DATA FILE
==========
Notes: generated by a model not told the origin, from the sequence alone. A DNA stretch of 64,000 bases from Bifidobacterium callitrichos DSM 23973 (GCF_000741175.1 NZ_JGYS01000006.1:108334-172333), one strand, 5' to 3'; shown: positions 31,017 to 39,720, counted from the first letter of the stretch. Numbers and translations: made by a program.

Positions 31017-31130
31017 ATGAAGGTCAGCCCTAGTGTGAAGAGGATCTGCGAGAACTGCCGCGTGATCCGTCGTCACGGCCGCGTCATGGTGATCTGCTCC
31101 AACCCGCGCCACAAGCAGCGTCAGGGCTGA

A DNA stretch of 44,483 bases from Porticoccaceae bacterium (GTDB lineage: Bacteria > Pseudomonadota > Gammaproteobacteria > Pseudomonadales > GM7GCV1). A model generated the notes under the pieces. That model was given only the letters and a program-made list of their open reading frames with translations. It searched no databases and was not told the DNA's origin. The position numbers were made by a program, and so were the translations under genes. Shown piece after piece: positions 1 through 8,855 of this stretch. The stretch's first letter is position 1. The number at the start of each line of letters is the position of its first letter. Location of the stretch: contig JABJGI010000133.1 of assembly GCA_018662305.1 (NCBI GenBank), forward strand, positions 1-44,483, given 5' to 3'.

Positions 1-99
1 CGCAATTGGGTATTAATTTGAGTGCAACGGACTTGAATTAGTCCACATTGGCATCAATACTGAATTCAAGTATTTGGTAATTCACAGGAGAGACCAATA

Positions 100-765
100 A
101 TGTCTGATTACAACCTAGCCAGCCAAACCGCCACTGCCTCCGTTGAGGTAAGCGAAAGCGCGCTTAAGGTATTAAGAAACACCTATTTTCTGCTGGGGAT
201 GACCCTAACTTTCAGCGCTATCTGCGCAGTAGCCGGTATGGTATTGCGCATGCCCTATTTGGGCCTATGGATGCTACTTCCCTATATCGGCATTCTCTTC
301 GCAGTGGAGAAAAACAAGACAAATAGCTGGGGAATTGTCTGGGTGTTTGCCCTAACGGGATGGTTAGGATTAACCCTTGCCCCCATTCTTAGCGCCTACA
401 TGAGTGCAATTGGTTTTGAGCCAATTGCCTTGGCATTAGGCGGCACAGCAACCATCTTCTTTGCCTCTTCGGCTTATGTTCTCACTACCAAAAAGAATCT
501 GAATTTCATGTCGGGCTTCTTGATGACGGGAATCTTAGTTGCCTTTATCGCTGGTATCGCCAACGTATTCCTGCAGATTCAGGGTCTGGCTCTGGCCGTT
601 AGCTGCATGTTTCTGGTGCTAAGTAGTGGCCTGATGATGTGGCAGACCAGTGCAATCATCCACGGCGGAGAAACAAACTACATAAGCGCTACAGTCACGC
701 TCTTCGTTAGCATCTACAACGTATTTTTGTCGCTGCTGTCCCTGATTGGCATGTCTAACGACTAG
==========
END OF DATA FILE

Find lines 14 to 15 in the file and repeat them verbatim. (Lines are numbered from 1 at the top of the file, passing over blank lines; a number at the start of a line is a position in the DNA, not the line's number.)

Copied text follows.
501 GAATTTCATGTCGGGCTTCTTGATGACGGGAATCTTAGTTGCCTTTATCGCTGGTATCGCCAACGTATTCCTGCAGATTCAGGGTCTGGCTCTGGCCGTT
601 AGCTGCATGTTTCTGGTGCTAAGTAGTGGCCTGATGATGTGGCAGACCAGTGCAATCATCCACGGCGGAGAAACAAACTACATAAGCGCTACAGTCACGC